Assignments will be carried out with a variety of tools, ranging from paper, pencils, scissors, and tape, to computer software. The software that we will be using includes the myBalsamiq collaborative prototyping environment (we will provide you with free access later in the course), and an Interactive Development Environment (IDE) for HTML5 and JavaScript. Free IDEs that you may wish to consider include: the evaluation version of Sublime Text 2 or the beta version of Sublime Text 3; the open-source Aptana Studio 3 (based on Eclipse); the open-source Adobe Brackets code editor; Microsoft Visual Studio 2015 Enterprise (available free to Columbia CS students through Dreamspark) or Community; and the Macintosh-only editor, TextWrangler.

Here are some places to learn about the software we will be using:

Rules of the Game

You are responsible for all material covered in class and all the assigned reading, including any changes or additions announced in class. If you miss a class, please talk to someone who didn't. (Copies of each class's slides will be linked to the syllabus.)

Course material will be found on the web through Courseworks, and the syllabus and assignments will be linked through

Submission Policy

Each assignment should be submitted electronically through CourseWorks, before the beginning of the class (1:10pm) on the day the assignment is due. If you don't submit a homework assignment on time, the following lateness policy applies.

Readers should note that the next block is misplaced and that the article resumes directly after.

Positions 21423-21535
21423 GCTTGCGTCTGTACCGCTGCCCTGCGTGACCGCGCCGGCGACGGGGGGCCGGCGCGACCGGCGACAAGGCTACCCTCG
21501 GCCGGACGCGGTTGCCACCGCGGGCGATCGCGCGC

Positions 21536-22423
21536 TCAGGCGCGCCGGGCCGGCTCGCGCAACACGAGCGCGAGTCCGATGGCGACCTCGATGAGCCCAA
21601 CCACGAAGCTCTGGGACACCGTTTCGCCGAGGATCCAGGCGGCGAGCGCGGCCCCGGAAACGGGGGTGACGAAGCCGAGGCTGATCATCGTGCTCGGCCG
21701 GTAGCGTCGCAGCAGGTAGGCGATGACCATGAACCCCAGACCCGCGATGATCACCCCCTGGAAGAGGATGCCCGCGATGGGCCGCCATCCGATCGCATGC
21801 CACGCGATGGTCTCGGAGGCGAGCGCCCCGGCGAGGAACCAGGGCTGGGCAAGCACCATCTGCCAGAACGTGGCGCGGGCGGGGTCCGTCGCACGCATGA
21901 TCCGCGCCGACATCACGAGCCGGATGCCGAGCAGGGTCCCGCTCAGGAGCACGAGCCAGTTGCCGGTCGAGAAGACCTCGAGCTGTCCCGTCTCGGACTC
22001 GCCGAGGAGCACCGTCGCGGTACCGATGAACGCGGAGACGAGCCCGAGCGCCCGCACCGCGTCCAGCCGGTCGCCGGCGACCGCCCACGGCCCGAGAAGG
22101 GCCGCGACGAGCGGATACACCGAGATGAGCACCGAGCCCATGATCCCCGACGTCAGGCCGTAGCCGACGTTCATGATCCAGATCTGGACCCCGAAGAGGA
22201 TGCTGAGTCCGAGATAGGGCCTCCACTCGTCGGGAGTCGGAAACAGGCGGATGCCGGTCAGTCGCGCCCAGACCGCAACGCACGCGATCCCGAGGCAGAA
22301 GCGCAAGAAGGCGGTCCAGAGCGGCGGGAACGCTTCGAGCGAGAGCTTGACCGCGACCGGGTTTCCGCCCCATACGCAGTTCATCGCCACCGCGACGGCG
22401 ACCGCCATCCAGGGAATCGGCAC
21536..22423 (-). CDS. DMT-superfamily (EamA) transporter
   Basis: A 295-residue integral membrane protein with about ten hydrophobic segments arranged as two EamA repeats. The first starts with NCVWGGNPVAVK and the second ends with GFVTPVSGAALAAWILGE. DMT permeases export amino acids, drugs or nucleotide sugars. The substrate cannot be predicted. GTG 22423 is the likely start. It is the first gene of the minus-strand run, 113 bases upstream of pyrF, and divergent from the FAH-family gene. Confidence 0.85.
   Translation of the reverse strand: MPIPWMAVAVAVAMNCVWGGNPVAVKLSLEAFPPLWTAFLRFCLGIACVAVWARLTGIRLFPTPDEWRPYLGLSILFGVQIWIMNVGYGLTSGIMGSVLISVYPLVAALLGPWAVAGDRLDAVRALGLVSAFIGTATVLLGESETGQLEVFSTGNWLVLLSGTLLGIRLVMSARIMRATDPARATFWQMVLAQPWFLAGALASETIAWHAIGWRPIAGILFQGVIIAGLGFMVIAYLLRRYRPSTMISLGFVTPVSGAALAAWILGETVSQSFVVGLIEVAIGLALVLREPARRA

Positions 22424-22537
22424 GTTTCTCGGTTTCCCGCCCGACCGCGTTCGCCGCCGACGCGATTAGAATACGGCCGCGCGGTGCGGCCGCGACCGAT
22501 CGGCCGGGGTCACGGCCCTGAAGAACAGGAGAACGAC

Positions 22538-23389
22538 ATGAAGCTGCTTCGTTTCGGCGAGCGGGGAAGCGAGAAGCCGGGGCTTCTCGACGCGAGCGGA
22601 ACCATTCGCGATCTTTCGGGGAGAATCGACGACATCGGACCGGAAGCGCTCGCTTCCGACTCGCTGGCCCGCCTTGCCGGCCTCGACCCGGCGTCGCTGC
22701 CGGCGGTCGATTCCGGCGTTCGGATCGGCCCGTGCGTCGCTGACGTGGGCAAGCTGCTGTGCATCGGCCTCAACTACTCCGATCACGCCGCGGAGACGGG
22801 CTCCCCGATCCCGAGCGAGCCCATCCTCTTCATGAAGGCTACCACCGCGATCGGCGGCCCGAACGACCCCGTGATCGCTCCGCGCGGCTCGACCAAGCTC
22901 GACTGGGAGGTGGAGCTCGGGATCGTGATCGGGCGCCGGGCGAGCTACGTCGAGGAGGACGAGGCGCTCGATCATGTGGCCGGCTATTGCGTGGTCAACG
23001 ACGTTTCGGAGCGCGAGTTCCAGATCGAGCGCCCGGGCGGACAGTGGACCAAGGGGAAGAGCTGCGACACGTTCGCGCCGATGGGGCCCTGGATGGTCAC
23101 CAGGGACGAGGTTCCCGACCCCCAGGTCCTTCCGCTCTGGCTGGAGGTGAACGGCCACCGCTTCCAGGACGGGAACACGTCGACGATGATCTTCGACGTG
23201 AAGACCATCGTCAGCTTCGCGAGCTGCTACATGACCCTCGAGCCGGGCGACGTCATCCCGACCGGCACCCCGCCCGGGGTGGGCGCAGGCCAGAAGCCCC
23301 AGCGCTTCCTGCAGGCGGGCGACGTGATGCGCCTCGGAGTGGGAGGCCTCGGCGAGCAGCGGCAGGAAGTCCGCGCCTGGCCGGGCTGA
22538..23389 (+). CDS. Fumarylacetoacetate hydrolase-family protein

Lateness Policy

All assignments are due at 1:10pm on the scheduled due date before, not during or after, class. To make the deadlines more manageable, each student will be allowed four “late days” during the semester for which lateness will not be penalized. However, no late days may be applied to the final project, and only one late day may be applied to the first assignment. Otherwise, your four late days may be used as you see fit.

Anything turned in past the start of class until midnight the next day is one day late. Every (partial) day thereafter that an assignment is late, including weekends and holidays, counts as an additional late day.

Absolutely no late work will be accepted beyond that accounted for by your late days. If you're not done on time, please be sure to turn in whatever you have completed on time to receive partial credit. Now, please go back and read this section over again!

Academic Honesty

Please make sure that you've read the Department of Computer Science Policies and Procedures Regarding Academic Honesty. Collaboration on any assignment (except as an approved part of group projects) is, as in all Columbia courses, strictly prohibited. Infractions will be reported to the Department of Computer Science Academic Committee and referred to the Deans.

Syllabus and Assignments